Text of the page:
Person Detail: George Witte
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|Full Name: George Witte|
George Witte is the author of three collections of poems: "Does She Have a Name?" (NYQ Books, 2014), "Deniability" (Orchises Press, January 2009) and "The Apparitioners" (Three Rail Press, 2005). His poems have been published in a range of magazines, including Antioch Review, Boulevard, Gettysburg Review, Hopkins Review, Ploughshares, Poetry, Southwest Review, Virginia Quarterly Review, and The Best American Poetry 2007. He received Poetry's Frederick Bock prize for a group of poems and a fellowship from the New Jersey Council on the Arts. For thirty two years he has worked at St. Martin's Press in New York, where he is now editor in chief, publishing literary and commercial fiction as well as nonfiction across a range of issues. He lives with his wife and their two daughters in Ridgewood, New Jersey.
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|Dates Available:||Flexible, depending on travel time.|
|Fees:||Negotiable. I can offer a poetry reading and a separate talk on book publishing for writers / students.|
229 Oak Street
Ridgewood NJ 07450
Website (click here)
The Apparitioners: Poems
(Pub: Three Rail Press. ISBN: 0-9760470-1-2)
"The Apparitioners" is George Witte's first book of poetry, but you would never guess it from his confident, ironic style, which moves easily from colloquial speech-rhythms to rich natural description....Like a Frost of the suburbs, Mr. Witte regards the cozy, domesticated landscape he inhabits with an unsettling lucidity, which gives everything he sees the aspect of a parable or a warning....Anyone who has felt intimations of mortality in our American abundance will recognize the power of Mr. Witte's poems."--Adam Kirsch, New York Sun.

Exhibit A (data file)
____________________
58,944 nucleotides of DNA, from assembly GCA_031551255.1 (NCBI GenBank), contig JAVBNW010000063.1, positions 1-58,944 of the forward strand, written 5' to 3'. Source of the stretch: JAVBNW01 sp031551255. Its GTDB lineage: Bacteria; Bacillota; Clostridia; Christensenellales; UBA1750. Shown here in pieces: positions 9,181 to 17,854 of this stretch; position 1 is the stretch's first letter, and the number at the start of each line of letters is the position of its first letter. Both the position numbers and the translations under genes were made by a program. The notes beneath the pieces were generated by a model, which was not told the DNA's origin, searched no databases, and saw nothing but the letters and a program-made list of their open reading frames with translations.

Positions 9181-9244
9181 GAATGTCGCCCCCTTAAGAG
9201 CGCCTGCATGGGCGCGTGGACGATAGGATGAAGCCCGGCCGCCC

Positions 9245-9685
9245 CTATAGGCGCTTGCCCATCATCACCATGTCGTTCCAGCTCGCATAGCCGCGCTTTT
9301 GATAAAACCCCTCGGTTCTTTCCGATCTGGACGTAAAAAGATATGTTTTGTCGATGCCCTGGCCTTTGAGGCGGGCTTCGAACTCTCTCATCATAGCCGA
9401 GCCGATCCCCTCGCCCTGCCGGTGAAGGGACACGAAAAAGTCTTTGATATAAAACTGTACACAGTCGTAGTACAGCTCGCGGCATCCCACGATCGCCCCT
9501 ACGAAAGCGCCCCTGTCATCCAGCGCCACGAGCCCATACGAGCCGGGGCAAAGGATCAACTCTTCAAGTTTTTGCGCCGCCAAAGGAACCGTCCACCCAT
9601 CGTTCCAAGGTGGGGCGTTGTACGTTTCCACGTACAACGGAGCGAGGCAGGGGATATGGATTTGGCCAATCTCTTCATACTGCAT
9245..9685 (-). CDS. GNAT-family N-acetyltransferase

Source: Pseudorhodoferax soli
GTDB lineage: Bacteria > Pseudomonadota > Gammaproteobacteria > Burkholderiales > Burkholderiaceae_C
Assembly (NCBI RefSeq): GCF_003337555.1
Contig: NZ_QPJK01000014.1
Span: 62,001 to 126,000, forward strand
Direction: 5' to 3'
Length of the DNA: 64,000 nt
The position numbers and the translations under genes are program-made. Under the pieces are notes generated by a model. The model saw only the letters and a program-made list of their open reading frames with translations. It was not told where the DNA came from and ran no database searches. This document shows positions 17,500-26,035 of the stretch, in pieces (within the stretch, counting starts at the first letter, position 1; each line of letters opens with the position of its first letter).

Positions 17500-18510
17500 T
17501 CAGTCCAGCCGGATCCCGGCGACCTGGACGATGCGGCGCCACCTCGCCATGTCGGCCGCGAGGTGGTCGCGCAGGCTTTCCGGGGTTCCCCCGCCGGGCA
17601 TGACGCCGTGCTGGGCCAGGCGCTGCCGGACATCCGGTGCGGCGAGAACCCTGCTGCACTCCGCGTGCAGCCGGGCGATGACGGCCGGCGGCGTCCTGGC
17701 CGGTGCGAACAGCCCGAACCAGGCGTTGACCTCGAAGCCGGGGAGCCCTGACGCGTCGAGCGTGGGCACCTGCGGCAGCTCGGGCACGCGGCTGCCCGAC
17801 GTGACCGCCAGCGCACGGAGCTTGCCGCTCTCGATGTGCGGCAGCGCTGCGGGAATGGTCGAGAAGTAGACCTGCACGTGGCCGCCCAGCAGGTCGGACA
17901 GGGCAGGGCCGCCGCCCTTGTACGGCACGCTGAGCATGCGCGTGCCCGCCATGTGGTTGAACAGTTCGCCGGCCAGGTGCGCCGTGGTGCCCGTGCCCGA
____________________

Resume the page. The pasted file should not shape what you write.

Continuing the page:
(Pub: Orchises Press. ISBN: 978-1-932535-19-8)
"That arch-citizen, Suspicious, who lived among Them in the Cold War, now lives among Us. Is Us now. We all feel the costs and compromises of living ordinary lives in a nation whose actions contradict its ideals, but naming those costs and compromises (the first step toward contesting them) is difficult when our linguistic well has been poisoned by pervasive lying. That is why, now as ever, now more than ever, we need poetry, and it is the challenge George Witte's Deniability accepts. From its first word, "uh-oh," to its last, "listen," Deniability shows us--commuters in "the tattooed N or R train / Eeling underground"--our lives, tenders us that clarity the absence of which "dispossesses our heirs by / failing," as our leaders and media have failed, "to record the deed.""--H. L. Hix, author of Chromatic.
Does She Have a Name?
(Pub: NYQ Books ISBN: 1630450014 / 978-1630450014)
Dramatic and intimate, the poems in Does She Have a Name? trace the journeys of two women-- one middle aged, the other her infant granddaughter--through near-mortal encounters with medical crises. "Witte has done something extraordinary here. At once terrifying and heartrending, Does She Have a Name? demonstrates unflinchingly that what lies at the heart of faith is love. It is a great and important work."--Frank Wilson, Philadelphia Inquirer